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Wednesday, August 8, 2012

  • DREAM Activist: I Infiltrated Florida Facility to Expose How U.S. Still Detaining Youth Immigrants

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    A new Obama administration policy could stop the deportation of as many as 1.3 million undocumented immigrants who were brought to the United States as children. Starting on Aug. 15, students under the age of 30 may be eligible for a two-year reprieve from deportation if they meet certain conditions. We speak to Marco Saavedra, a DREAM activist who infiltrated a Florida detention facility and was arrested again over the weekend calling for the release of immigrants held there. We also speak with Tom Shea, director of training for the New York Immigration Coalition, about the Obama administration’s new Deferred Action for Childhood Arrivals program and what it will mean for undocumented youth. [includes rush transcript]

  • Chevron Oil Refinery Fire in Richmond, California Forces Over 900 Residents to Hospitals

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    More than 900 people have sought medical treatment following a massive fire at a Chevron oil refinery in Richmond, California. Tens of thousands of area residents were ordered to stay in their homes with the windows and doors closed after a series of blasts Monday sparked blazing fires that sent huge plumes of smoke. Chevron now says the situation is under control. We talk with Richmond Mayor Gayle McLaughlin, a member of the Green Party, who is seeking a full investigation into the blaze. "We have a community that’s been fighting Chevron for a long time. And I’m proud to and honored to stand for that community," McLaughlin said. We’re also joined by Andres Soto, the Richmond organizer for Communities for a Better Environment, an environmental justice group that has previously sued Chevron over what it says was a shoddy environmental impact report. "They refuse to sit at the table. They refuse to negotiate in good faith with the community over a wide range of issues, whether it’s fair taxation or whether it’s environmental safety and environmental justice," Soto said. [includes rush transcript]

  • Texas Executes Man with IQ of 61; State Cites Steinbeck’s “Of Mice and Men” to Justify Killing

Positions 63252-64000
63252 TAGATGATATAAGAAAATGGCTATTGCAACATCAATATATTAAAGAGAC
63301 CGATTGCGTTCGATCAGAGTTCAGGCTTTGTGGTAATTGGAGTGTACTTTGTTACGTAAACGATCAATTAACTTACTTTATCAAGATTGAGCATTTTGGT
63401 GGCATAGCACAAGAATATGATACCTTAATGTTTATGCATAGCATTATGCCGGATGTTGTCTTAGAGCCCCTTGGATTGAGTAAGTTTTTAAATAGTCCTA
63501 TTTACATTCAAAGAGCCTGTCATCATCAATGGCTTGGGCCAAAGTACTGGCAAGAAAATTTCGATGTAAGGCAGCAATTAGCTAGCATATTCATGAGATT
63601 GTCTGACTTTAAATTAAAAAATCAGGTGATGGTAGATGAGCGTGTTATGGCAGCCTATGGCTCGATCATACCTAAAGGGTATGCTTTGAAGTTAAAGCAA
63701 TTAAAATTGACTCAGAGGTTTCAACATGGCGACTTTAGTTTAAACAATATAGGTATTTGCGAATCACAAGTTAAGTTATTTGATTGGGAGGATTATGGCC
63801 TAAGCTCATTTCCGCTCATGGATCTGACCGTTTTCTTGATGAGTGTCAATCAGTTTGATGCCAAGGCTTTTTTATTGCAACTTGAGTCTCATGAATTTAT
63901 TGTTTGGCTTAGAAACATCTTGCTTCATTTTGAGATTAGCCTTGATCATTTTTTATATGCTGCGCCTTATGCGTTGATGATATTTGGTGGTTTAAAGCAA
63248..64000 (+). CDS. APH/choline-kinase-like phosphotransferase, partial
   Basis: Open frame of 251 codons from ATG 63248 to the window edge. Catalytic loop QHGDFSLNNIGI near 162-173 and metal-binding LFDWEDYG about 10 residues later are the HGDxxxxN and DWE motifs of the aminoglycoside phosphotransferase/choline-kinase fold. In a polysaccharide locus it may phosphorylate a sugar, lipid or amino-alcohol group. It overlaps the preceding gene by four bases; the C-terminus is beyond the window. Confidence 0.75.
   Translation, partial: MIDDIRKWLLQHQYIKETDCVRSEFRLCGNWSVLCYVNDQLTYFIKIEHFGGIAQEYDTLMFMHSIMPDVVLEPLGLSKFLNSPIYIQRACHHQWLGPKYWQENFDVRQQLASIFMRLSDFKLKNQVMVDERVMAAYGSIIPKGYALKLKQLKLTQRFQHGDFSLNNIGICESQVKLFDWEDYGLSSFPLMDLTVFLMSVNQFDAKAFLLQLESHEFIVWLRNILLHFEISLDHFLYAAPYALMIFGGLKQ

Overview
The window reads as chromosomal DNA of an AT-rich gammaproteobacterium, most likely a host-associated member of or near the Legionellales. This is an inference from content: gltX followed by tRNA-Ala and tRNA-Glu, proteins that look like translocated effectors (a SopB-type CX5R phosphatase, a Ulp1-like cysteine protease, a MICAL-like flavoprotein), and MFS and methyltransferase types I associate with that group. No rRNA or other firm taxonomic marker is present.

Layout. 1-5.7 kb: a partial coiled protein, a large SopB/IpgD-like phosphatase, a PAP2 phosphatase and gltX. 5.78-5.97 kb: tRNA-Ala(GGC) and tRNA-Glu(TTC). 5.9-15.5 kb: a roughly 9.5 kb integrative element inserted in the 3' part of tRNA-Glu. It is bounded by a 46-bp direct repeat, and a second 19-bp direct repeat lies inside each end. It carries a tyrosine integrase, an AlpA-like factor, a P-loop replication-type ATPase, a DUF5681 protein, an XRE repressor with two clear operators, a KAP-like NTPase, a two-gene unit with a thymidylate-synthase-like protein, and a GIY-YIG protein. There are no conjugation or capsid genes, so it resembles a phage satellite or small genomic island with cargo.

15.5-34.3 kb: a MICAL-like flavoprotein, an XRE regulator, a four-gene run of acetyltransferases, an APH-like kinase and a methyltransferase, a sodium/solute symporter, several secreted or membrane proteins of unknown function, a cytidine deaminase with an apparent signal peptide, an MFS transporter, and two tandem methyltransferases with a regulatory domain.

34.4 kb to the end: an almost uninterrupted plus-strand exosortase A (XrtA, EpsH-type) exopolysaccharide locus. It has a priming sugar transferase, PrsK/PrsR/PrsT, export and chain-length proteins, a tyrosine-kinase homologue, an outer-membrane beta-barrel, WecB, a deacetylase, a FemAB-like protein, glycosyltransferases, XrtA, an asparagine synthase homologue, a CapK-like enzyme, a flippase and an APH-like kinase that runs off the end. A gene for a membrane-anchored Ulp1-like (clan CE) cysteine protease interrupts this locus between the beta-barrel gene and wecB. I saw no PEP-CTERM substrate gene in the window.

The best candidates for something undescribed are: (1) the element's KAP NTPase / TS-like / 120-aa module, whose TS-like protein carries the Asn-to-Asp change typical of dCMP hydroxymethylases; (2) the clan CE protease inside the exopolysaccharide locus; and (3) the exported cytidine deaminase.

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    Last night, Texas executed 54-year-old Marvin Wilson, despite evidence that he was mentally disabled and reportedly sucked his thumb into adulthood. Wilson’s lawyers had argued that an IQ test on which Wilson scored 61 — nine points below the standard for competency — should have saved him from execution under a 2002 U.S. Supreme Court ruling barring execution of the intellectually disabled. Wilson is the second prisoner in Texas to be executed by a new lethal injection method involving a single drug. We speak with Democracy Now! producer Renée Feltz, who has long reported on the death penalty, especially in Texas, where she has covered the state’s ongoing execution of developmentally disabled prisoners. Feltz reads from a statement by the son of legendary author John Steinbeck condemning Texas for using Steinbeck’s fictional character, Lennie Small, from "Of Mice and Men" as a "benchmark to identify whether defendants with intellectual disability should live or die."

    "On behalf of the family of John Steinbeck, I am deeply troubled by today’s scheduled execution of Marvin Wilson," Thomas Steinbeck wrote. "The character of Lennie was never intended to be used to diagnose a medical condition like intellectual disability. I find the whole premise to be insulting, outrageous, ridiculous, and profoundly tragic. I am certain that if my father, John Steinbeck, were here, he would be deeply angry and ashamed to see his work used in this way." [includes rush transcript]